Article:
I think it was the gender of the victim.
So, I imagine it’s difficult for people who haven’t dealt with abuse to confront it, face it, or, for that matter, know what to call it. But if the events at Penn State are to teach us anything, it should be that we can no longer turn away from something so ugly just because we struggle to define it or accept it exists.I agree that rape should be called rape, whether the victim is female or male. Indeed, feminists have worked hard to get the definition of forcible rape the FBI uses changed:
So, let’s just call it for what it is: rape.
Rape is what former Penn State football coach Jerry Sandusky is accused of doing to at least one boy in a university shower. But because the victim is a boy, under Pennsylvania law, Sandusky is charged with deviant sexual behavior. If the victim had been a little girl, in fact, the law would call it rape.
But as painful as it is for us, as far removed as we are, no matter how much we may want to put it out of our minds, no matter how much we want to turn away, we cannot and should not. Our inability to view and talk about male and female rape in the same way might have permitted a man to continue his alleged depraved behavior for decades. Rape is rape no matter the gender of the perpetrator or the victim. Pedophilia is wrong no matter the gender of the perpetrator or the victim.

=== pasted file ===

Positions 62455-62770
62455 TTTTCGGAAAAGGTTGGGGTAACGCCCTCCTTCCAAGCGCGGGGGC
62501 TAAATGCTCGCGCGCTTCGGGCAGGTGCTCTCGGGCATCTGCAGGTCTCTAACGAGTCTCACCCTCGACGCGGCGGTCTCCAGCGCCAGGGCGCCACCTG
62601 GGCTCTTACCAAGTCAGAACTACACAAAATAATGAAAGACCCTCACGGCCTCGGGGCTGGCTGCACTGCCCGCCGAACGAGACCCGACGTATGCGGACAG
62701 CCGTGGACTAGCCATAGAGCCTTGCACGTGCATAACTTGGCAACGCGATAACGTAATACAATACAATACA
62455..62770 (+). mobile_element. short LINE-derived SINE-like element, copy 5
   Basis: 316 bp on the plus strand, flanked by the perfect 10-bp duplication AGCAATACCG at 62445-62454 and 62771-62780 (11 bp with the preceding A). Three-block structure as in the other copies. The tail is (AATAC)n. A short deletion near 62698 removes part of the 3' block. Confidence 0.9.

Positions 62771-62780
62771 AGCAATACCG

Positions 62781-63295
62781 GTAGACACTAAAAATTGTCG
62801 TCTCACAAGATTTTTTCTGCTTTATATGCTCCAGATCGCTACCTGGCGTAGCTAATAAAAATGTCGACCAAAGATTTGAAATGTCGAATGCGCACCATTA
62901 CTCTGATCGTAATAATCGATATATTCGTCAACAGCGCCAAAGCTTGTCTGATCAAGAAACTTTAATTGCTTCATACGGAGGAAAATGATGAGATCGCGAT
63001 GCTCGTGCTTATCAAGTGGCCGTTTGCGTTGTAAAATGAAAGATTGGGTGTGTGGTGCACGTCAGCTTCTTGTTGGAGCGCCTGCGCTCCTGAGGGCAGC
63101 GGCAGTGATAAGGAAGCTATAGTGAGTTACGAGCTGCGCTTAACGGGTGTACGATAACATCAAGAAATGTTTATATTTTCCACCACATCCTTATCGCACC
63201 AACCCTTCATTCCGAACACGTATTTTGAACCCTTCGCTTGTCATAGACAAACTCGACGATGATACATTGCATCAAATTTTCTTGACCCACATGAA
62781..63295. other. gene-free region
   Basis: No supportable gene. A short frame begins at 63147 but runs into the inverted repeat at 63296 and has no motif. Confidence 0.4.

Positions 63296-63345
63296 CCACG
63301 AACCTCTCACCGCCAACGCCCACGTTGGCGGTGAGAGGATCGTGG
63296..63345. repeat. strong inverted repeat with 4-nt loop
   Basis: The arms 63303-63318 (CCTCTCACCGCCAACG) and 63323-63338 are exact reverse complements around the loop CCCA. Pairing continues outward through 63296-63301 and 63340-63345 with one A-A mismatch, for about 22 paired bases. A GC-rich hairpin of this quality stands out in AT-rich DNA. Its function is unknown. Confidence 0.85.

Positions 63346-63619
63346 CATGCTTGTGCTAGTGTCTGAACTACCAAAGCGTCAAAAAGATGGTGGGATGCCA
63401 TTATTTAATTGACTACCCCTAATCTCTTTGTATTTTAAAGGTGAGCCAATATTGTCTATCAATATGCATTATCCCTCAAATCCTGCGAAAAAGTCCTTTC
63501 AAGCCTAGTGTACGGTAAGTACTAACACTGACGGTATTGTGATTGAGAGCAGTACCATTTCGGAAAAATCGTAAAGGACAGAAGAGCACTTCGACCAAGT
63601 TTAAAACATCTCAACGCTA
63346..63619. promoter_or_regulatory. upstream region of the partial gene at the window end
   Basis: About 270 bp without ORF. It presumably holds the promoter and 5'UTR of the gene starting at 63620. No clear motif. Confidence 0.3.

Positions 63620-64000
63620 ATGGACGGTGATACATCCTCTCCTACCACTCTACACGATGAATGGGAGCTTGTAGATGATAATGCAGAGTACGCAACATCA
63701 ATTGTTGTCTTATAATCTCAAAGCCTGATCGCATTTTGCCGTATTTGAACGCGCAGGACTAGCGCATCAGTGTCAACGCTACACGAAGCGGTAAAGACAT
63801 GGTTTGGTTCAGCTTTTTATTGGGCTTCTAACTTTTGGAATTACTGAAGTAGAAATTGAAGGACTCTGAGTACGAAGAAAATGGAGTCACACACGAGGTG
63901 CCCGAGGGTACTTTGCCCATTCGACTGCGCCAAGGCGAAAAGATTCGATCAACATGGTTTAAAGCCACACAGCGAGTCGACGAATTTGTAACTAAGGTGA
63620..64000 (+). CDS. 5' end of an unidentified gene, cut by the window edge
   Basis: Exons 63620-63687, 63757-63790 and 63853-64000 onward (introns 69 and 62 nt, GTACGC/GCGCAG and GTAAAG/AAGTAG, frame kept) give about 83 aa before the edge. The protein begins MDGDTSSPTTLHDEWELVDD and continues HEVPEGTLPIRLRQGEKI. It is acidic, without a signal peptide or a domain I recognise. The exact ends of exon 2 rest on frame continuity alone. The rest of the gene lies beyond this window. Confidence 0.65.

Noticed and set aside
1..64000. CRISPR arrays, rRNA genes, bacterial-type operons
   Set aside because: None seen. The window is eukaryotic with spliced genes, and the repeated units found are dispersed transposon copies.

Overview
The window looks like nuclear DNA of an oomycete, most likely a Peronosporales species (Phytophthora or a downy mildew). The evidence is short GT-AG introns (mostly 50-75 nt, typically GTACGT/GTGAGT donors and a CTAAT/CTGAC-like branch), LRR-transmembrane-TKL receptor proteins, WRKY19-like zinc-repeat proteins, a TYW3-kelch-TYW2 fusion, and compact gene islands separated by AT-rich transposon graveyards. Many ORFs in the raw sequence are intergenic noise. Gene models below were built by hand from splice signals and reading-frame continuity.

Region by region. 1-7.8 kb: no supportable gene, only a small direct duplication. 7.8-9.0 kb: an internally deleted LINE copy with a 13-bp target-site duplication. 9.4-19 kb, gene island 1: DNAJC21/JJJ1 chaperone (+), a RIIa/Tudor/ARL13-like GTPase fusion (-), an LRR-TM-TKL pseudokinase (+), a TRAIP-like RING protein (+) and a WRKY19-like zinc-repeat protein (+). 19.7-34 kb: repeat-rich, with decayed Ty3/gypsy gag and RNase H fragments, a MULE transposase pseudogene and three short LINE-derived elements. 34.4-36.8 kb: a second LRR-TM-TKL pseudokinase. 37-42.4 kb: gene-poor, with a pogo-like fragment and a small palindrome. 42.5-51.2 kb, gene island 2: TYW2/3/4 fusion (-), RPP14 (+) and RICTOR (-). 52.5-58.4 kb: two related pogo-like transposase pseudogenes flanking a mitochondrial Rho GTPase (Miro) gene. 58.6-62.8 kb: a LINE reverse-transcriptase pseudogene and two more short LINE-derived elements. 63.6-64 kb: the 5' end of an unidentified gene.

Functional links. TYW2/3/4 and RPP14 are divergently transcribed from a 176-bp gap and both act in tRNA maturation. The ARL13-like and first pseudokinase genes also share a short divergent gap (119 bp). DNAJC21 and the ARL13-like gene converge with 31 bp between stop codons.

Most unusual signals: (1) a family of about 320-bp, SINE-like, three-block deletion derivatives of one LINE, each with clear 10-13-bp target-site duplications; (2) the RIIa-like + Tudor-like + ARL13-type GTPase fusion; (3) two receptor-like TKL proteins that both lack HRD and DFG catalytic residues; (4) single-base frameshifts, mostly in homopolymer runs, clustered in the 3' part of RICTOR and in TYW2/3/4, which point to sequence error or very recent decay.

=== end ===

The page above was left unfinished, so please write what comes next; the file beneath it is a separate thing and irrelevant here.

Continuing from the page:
The FBI took a step away from the archaic way it defines rape on Tuesday, when an agency panel voted to update the federal definition for the first time since 1929.Emphasis mine. Women's rights activists have been working to get the definition of rape changed so that the victim does not have to be female or the penetration vaginal and with a penis. I wish this work was better known, for obvious reasons.
Currently, the FBI defines rape as the "carnal knowledge of a female forcibly and against her will."
This definition is narrower than the one used by many police departments around the country, and women's rights advocates say it leads to the under-counting of thousands of sexual assaults each year.
On Tuesday, an FBI panel composed of outside experts from criminal justice agencies and national security agencies voted to broaden the federal government's definition.
The new definition would take out the requirement that the sexual assault be "forcible," remove the restriction that the attack be toward a woman and include non-vaginal/penile rape and rape by a blood relative.
The panel's recommended definition reads: "Penetration, no matter how slight, of the vagina or anus with any body part or object, or oral penetration by a sex organ of another person, without the consent of the victim."
What about Mendelsohn's question concerning the victim's gender and the answer to that question given in the article:
WHAT if it had been a 10-year-old girl in the Penn State locker room that Friday night in 2002?Perhaps Mendelsohn is right. Perhaps he is wrong. I really don't know*.